End of an era at Sullom Voe
by Tom Morton -
It was, said Gary Robinson, leader of Shetland Islands Council, an ending and a new start. BP had just announced, on 24 January, that after almost 40 years, it was handing over management of the giant Sullom Voe Oil Terminal to Enquest, a specialist in end-of-life management of hydrocarbon resources.
“This is the end of an era for the oil and gas industry but it is also the beginning of a new era,” said Mr Robinson. “The significance for Shetland cannot be underestimated. This is a positive opportunity for the future of Shetland. It’s a big change for Shetland and for SVT. EnQuest are known for managing end of life assets and extending their life. They will have the opportunity to focus on SVT and attracting new business, particularly from the West of Shetland. The Council and the wider Shetland Partnership will be working with them to realise that opportunity. We are now looking to EnQuest to develop the arrangements at SVT to provide a competitive environment for opportunities to the west of Shetland.”
BP agreed to sell part of its interests in the Magnus oil field and some associated pipeline infrastructure in the UK northern North Sea and in the Sullom Voe Terminal (SVT) on Shetland to EnQuest.
Included in the agreement are: 25% of BP’s 100% stake in Magnus, 25% of BP’s interests in a number of associated pipelines and a 3% interest in the Sullom Voe Terminal from BP Exploration Operating Company Limited’s (BPEOC) current total 12% stake. The sale price of $85 million is expected to be met by EnQuest from the sharing of future cash flows from the assets and the agreement will not include any upfront payment to BP.
Subject to partner, regulatory and other third party approvals, operatorship of both Magnus and SVT will transfer from BP to EnQuest on completion. The sale will not affect BP’s rights to capacity in SVT.
Malcolm Bell, SIC Convener, said: “We have a positive relationship with BP which we have sustained over many decades. We now look to develop that with EnQuest. We look forward to developing with them a sustainable future for the Sullom Voe Terminal.”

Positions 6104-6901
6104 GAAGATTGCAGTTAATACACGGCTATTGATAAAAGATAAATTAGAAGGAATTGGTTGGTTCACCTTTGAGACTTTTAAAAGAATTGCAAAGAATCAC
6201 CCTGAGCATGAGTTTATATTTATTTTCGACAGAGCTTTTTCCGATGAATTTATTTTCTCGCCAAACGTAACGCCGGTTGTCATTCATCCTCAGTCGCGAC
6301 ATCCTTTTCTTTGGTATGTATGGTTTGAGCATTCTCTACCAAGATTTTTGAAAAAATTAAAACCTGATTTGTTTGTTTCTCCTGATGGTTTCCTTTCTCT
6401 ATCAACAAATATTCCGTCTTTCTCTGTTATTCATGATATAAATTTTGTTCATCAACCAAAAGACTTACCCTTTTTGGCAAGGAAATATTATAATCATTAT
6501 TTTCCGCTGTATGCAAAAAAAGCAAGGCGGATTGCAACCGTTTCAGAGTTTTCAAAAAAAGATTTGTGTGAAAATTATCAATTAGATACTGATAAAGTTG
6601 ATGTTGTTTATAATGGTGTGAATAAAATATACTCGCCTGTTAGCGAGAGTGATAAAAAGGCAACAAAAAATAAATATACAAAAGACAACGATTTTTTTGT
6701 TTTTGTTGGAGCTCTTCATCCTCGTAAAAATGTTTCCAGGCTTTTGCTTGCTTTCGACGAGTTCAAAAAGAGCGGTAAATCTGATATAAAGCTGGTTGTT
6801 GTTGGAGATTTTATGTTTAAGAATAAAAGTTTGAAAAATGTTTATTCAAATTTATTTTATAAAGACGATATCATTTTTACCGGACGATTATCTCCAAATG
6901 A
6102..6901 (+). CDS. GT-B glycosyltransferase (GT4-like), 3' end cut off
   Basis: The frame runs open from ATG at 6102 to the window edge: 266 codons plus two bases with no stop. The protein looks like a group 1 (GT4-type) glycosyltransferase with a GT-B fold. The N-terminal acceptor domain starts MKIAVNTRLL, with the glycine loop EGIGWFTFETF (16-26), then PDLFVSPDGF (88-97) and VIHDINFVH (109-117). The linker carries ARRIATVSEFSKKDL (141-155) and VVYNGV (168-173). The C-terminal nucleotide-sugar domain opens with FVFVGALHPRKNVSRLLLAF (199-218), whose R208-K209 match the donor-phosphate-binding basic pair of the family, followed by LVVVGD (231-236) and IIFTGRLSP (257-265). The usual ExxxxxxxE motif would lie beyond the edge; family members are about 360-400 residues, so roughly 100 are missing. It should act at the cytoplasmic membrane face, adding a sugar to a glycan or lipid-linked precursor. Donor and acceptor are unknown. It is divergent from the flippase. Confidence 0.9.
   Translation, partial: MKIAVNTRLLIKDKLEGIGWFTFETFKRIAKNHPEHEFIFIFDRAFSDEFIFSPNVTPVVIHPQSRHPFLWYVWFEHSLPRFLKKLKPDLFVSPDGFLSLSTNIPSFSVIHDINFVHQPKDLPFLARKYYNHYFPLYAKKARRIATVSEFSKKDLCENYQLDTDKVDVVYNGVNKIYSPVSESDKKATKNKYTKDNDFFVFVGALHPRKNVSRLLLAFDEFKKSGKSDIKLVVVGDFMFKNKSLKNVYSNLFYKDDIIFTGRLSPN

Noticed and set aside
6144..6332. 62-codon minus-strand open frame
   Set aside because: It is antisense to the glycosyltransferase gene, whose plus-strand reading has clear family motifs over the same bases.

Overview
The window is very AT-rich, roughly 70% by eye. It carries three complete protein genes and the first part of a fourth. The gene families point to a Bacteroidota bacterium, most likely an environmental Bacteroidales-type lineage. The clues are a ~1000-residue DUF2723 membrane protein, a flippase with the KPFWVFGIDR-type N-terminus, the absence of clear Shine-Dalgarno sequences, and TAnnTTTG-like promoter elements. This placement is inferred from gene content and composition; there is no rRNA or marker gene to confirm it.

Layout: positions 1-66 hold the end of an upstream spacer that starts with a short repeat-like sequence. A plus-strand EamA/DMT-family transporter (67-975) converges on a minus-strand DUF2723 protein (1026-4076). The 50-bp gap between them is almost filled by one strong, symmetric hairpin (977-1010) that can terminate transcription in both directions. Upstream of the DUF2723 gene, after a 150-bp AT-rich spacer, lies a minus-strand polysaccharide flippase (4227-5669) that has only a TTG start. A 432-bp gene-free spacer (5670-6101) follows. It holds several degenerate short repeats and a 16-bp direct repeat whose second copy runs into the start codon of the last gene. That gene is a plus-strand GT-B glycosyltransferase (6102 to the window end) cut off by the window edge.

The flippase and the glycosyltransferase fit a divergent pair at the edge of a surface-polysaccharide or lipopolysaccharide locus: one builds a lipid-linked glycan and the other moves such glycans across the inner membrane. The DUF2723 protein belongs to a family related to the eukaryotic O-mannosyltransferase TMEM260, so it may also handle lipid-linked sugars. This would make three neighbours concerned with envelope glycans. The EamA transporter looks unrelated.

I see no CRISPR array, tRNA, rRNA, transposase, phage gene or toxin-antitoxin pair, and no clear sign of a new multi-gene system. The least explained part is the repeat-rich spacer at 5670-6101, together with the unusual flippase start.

Alastair Cooper, Chair of Development, said: “The Council will maintain its focus on the protection of Shetland’s environment, and we will work with EnQuest through SVT Ltd. to embed this in the transfer of the existing legal agreements with the operator.”
BP group chief executive Bob Dudley commented: “EnQuest’s experience of investing in and extending the life of mature assets in the North Sea make them a natural operator of Magnus and Sullom Voe in this later phase of their life. We believe this will enable them to prolong the life of the assets, benefiting the region and creating additional value for both EnQuest and BP shareholders. In addition to investing in and growing our core businesses, BP will continue to seek innovative opportunities such as this to work with partners to maximise value creation from our entire portfolio.”
Mark Thomas, BP North Sea Regional President said: “In recent years, we have been focusing our North Sea portfolio around core assets west of Shetland and in the central North Sea - bringing new fields into production, redeveloping and renewing existing producing facilities, acquiring new acreage and interests through licence rounds and farm-ins and selling some of our mature assets to those who see greater strategic fit with their businesses. Sullom Voe and Magnus have been great businesses for BP, but to maximise the economic life of these important assets, we believe this deal will offer them a better long-term future.
“With their integrated skills, operational scale, cost structures and high levels of operating efficiency we have seen what EnQuest can do on the Thistle, Deveron and Don fields that were previously operated by BP. We believe this is a good example of having the right assets in the right hands, offering new opportunities for the assets and benefitting the UKCS, in the spirit of Maximising Economic Recovery (‘MER UK’).”
Oil production from the BP-operated Clair field will continue to be exported through SVT, and the new Clair Ridge development will also export oil to the terminal when it comes on-stream. Gas produced from the Foinaven and Clair fields will also continue to be processed through SVT. Gas from the re-developed Schiehallion and Loyal fields will export to SVT when they are brought back into production in the coming months.
SVT and Magnus will transition to EnQuest as fully operational entities, with those staff who operate and support the assets expected to transfer with the businesses. Their contractual terms and conditions are protected under UK Transfer of Undertakings (TUPE) regulations. Around 100 BP staff are currently associated with Magnus and associated infrastructure and approximately 240 with SVT.
Subject to the receipt of regulatory and other third party approvals, BP aims to complete the sale and transfer of operatorship during 2017.
Posted in: Oil and Gas